Enviromat sedum matting might seem like the perfect way to create a green wall, but trails have show that it is not.   Angela Lambert explains why:

What is a green wall?

A green wall, sometimes known as a living wall, a vertical garden or an eco wall is a wall that is completely covered with live plants.

A living green wall created using Mini-Garden modules

Conventional ways to make a green wall

There are various different ways of creating a green wall

  • Cladding a building with climbing plants such as ivy, wisteria or Russian vine
  • Training fruit trees or hedging plants to grow in front of a wall
  • Using geo-textile membranes, steel frames and hydroponics to grow the plants in
  • Using a modular vertical gardening system such as the Mini-Garden

Experimenting with green wall construction

One of the very best things about gardening and using plants is trying out new ideas. Plant combinations, colour schemes, soil types, recycled materials, different planters the list variables is endless and fascinating.

It’s great fun to experiment with green roofing and green walling too.

Very soon after Q Lawns started to grow Enviromat on our farm in Norfolk, we were asked to supply some sedum matting for a green wall project in London

This was a good 10 years ago when green walling was in it’s infancy. The client had seen what Pierre Blanc was doing with geo-textile based living walls and wanted to try something similar.

Cross section of Enviromat sedum matting showing reinforcing net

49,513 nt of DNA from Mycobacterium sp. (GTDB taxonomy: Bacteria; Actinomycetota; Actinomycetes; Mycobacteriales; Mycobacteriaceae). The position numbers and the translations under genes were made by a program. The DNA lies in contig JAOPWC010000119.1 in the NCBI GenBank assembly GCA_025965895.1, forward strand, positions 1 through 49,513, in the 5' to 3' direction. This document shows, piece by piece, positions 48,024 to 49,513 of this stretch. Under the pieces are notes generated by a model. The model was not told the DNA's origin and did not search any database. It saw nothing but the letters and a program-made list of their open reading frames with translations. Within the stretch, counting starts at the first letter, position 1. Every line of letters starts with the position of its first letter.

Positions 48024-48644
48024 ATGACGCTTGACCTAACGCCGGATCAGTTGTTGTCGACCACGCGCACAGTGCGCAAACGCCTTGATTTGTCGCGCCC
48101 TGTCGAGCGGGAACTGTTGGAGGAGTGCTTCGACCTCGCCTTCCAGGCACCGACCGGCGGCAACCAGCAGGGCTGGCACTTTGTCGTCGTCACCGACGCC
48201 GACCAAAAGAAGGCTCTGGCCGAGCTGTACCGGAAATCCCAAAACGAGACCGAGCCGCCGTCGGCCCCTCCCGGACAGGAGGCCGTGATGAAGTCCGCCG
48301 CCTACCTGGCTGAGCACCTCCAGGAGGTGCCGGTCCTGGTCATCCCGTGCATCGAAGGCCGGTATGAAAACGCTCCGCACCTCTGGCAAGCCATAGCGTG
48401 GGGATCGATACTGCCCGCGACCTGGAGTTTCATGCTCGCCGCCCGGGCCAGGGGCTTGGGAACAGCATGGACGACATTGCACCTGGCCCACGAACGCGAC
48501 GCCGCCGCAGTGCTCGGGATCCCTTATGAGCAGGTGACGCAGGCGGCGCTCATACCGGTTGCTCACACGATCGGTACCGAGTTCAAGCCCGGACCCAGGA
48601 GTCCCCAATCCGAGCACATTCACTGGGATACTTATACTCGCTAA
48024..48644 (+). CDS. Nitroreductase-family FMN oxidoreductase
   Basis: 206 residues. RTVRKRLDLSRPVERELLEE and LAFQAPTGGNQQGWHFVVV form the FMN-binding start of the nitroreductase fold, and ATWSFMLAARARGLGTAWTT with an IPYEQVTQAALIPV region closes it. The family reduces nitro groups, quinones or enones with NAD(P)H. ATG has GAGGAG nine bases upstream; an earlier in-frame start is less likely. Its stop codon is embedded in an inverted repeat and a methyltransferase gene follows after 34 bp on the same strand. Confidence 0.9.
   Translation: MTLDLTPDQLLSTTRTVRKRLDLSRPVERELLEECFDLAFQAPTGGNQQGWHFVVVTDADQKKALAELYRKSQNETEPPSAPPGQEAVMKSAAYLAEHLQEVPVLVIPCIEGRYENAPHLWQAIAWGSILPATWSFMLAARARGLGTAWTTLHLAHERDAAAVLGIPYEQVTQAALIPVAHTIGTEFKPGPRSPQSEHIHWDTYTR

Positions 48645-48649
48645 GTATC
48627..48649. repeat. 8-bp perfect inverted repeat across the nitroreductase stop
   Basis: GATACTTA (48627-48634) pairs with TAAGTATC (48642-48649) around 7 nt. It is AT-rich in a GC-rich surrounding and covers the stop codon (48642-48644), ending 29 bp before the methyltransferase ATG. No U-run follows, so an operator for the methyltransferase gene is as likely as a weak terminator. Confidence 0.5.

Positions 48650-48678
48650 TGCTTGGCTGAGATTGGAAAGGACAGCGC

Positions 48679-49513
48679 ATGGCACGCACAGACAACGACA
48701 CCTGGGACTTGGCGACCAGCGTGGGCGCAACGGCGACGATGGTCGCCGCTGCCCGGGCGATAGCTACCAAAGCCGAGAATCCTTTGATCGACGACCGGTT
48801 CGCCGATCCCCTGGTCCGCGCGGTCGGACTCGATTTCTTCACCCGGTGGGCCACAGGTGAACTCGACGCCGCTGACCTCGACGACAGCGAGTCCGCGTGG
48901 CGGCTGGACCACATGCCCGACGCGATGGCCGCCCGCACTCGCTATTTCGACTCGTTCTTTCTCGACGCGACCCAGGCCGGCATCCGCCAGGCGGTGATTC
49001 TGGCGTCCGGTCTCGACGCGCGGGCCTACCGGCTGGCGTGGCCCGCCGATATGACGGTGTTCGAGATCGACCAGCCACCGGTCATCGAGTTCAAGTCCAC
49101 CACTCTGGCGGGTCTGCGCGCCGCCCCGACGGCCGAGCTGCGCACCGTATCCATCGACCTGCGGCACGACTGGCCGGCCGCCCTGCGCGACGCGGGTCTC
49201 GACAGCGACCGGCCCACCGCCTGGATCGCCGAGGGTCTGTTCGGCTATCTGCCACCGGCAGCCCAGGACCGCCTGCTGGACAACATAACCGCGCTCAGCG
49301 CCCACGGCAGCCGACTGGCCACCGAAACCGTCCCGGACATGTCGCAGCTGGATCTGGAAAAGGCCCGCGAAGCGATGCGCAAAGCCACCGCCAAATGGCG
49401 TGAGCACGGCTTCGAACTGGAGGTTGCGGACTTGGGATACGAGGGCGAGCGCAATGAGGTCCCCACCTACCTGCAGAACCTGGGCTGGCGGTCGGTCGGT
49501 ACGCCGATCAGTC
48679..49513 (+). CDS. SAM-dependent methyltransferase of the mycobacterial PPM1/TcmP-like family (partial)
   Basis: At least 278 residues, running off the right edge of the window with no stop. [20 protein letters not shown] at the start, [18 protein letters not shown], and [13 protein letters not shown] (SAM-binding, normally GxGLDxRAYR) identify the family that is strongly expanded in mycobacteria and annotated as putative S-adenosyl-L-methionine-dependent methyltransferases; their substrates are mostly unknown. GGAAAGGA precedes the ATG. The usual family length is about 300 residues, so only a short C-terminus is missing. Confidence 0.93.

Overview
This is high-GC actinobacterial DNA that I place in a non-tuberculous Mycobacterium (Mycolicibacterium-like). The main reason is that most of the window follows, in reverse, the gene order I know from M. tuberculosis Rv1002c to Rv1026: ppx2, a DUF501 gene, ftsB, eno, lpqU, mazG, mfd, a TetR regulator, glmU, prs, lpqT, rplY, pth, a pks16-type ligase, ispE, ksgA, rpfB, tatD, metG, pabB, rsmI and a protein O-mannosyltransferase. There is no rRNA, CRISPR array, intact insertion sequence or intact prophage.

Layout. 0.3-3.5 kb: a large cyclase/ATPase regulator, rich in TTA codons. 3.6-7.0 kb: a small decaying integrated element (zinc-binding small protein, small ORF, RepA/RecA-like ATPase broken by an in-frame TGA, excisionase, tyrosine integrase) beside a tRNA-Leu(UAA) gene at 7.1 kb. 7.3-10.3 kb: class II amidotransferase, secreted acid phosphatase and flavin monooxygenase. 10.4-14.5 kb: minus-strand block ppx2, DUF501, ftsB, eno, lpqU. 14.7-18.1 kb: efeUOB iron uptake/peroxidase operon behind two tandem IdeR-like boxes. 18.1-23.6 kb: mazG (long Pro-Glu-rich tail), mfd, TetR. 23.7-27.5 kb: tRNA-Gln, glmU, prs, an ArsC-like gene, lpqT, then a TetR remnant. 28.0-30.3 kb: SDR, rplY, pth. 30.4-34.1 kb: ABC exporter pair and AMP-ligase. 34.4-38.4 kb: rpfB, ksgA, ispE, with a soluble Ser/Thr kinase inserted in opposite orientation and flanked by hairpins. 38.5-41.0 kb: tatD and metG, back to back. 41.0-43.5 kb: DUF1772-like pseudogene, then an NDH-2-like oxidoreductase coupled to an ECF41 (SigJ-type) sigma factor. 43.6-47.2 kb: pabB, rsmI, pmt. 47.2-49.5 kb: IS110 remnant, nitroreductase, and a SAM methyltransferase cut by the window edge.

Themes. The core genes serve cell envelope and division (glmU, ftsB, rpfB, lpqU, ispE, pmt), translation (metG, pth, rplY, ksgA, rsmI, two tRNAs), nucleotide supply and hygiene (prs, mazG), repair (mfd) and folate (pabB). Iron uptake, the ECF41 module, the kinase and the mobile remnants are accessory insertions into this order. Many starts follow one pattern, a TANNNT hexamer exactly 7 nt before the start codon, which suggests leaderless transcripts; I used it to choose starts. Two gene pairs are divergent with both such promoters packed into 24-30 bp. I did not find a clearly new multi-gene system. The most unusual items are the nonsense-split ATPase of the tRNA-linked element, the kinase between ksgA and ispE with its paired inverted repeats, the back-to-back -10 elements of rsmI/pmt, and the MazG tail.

Enviromat is the only UK grown sedum matting that has a strong nylon net woven into the backing. This net means that Enviromat is strong enough to be hung vertically without all of the growing medium and the plants sliding off. In theory, that means that Enviromat can be used for green walling.

How does sedum mat perform on green walls?

It was interesting to watch the progress of this London green wall.

The Enviromat sedum mat was mounted onto a steel frame and hung vertically on the wall of a courtyard. There was a clever irrigation system in place to ensure that the plants had enough water and nutrients.

At first, it looked fabulous.Beautiful. The plants thrived and some of them even flowered.

After 6 months however, the sedum plants began to look weak and tired and the leaves started to break off. Was it lack of food? or the wrong food? not enough water? too much water?

In actual fact, the problem with using sedum matting to make a green wall was the plants’ growth habit. The sedums were trying to grow up towards the light and to do that they needed to grow at 90 degrees to the wall and then turn another 90 degrees to aim skywards. That created a bend in the plant. The bent stem was weak and broke easily meaning that the plant couldn’t access sunlight and therefore starved

What is the advice for using sedum matting vertically?

In a word, don’t

Sedum matting is fine for a temporary green wall – for example as an exhibit at a flower show. But it won’t last.

What to use for green walling

Angela Lambert from Enviromat is researching a modular green wall system called Mini-Garden. So far, the system looks as though it will be easy to install and very flexible as far as plant choices go.

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